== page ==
There are few studies evaluating exercise in the nondialysis chronic kidney disease (CKD) population. This review covers the rationale for exercise in patients with CKD not requiring dialysis and the effects of exercise training on physical functioning, progression of kidney disease, and cardiovascular risk factors. In addition, we address the issue of the risk of exercise and make recommendations for implementation of exercise in this population. Evidence from uncontrolled studies and small randomized controlled trials shows that exercise training results in improved physical performance and functioning in patients with CKD. In addition, although there are no studies examining cardiovascular outcomes, several studies suggest that cardiovascular risk factors such as hypertension, inflammation, and oxidative stress may be improved with exercise training in this population. Although the current literature does not allow for definitive conclusions about whether exercise training slows the progression of kidney disease, no study has reported worsening of kidney function as a result of exercise training. In the absence of guidelines specific to the CKD population, recent guidelines developed for older individuals and patients with chronic disease should be applied to the CKD population. In sum, exercise appears to be safe in this patient population if begun at moderate intensity and increased gradually. The evidence suggests that the risk of remaining inactive is higher. Patients should be advised to increase their physical activity when possible and be referred to physical therapy or cardiac rehabilitation programs when appropriate.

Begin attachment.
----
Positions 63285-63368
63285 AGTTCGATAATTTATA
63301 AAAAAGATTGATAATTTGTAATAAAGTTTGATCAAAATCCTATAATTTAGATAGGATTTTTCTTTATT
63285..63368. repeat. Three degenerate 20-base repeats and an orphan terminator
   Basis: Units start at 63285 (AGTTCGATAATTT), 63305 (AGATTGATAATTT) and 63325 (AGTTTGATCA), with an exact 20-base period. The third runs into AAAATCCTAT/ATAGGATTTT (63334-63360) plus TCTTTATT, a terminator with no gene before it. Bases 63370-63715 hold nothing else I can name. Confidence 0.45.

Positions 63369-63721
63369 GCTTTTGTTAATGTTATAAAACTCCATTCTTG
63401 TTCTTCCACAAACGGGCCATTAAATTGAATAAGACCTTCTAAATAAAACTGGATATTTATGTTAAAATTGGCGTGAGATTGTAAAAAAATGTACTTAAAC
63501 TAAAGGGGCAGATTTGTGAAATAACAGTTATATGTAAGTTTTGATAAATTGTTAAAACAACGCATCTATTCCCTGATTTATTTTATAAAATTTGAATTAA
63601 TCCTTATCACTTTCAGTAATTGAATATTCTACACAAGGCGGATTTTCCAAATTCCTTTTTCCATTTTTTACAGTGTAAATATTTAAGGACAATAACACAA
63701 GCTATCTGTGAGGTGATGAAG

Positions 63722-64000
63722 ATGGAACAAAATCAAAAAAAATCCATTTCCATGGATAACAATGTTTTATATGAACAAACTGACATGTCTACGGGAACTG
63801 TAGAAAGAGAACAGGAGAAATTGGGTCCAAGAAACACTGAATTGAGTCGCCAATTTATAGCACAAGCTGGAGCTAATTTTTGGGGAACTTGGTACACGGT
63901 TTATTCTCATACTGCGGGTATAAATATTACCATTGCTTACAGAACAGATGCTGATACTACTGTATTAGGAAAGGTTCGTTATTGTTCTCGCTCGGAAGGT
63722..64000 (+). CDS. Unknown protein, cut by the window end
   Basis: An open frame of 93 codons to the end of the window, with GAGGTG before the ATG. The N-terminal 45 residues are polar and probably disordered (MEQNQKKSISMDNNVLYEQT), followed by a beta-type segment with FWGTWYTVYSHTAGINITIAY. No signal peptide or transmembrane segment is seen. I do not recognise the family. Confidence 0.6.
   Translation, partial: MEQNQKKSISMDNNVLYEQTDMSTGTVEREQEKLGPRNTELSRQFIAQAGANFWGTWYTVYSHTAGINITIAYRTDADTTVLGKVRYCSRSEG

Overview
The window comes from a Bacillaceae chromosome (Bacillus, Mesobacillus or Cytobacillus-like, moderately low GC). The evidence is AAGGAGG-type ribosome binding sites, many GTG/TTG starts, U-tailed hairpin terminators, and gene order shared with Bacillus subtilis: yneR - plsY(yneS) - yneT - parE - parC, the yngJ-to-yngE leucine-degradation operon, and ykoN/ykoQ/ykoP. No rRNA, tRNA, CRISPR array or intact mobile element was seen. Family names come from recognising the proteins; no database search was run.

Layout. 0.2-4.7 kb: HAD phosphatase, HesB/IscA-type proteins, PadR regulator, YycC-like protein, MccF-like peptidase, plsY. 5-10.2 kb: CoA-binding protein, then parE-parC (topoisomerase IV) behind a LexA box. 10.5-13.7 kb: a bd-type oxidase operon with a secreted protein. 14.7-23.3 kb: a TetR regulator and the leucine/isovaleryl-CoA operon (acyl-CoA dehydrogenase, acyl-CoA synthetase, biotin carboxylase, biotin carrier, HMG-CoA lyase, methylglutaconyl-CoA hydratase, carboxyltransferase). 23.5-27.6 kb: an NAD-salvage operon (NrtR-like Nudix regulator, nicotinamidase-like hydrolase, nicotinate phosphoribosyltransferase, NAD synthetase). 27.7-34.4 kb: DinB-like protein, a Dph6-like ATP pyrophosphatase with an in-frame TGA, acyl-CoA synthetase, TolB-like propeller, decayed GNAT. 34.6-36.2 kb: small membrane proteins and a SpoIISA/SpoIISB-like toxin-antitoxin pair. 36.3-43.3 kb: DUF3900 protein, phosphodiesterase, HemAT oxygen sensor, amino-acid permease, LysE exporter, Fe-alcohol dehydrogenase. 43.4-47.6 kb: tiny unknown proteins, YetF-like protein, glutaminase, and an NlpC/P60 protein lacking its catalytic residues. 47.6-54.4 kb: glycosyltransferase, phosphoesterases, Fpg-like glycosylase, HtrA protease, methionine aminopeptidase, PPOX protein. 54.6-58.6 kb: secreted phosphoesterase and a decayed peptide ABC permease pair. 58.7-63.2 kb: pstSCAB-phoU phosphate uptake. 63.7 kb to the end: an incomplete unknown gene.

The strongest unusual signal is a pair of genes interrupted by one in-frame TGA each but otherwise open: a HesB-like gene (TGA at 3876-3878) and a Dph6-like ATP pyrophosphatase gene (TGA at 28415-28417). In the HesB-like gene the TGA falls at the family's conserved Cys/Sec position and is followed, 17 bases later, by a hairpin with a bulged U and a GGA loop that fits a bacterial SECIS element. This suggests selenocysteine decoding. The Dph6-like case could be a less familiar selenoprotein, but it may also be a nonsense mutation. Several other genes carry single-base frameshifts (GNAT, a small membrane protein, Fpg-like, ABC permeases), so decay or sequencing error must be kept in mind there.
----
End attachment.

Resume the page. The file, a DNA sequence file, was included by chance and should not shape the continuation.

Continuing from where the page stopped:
Copyright © 2011 National Kidney Foundation, Inc. Published by Elsevier Inc. All rights reserved.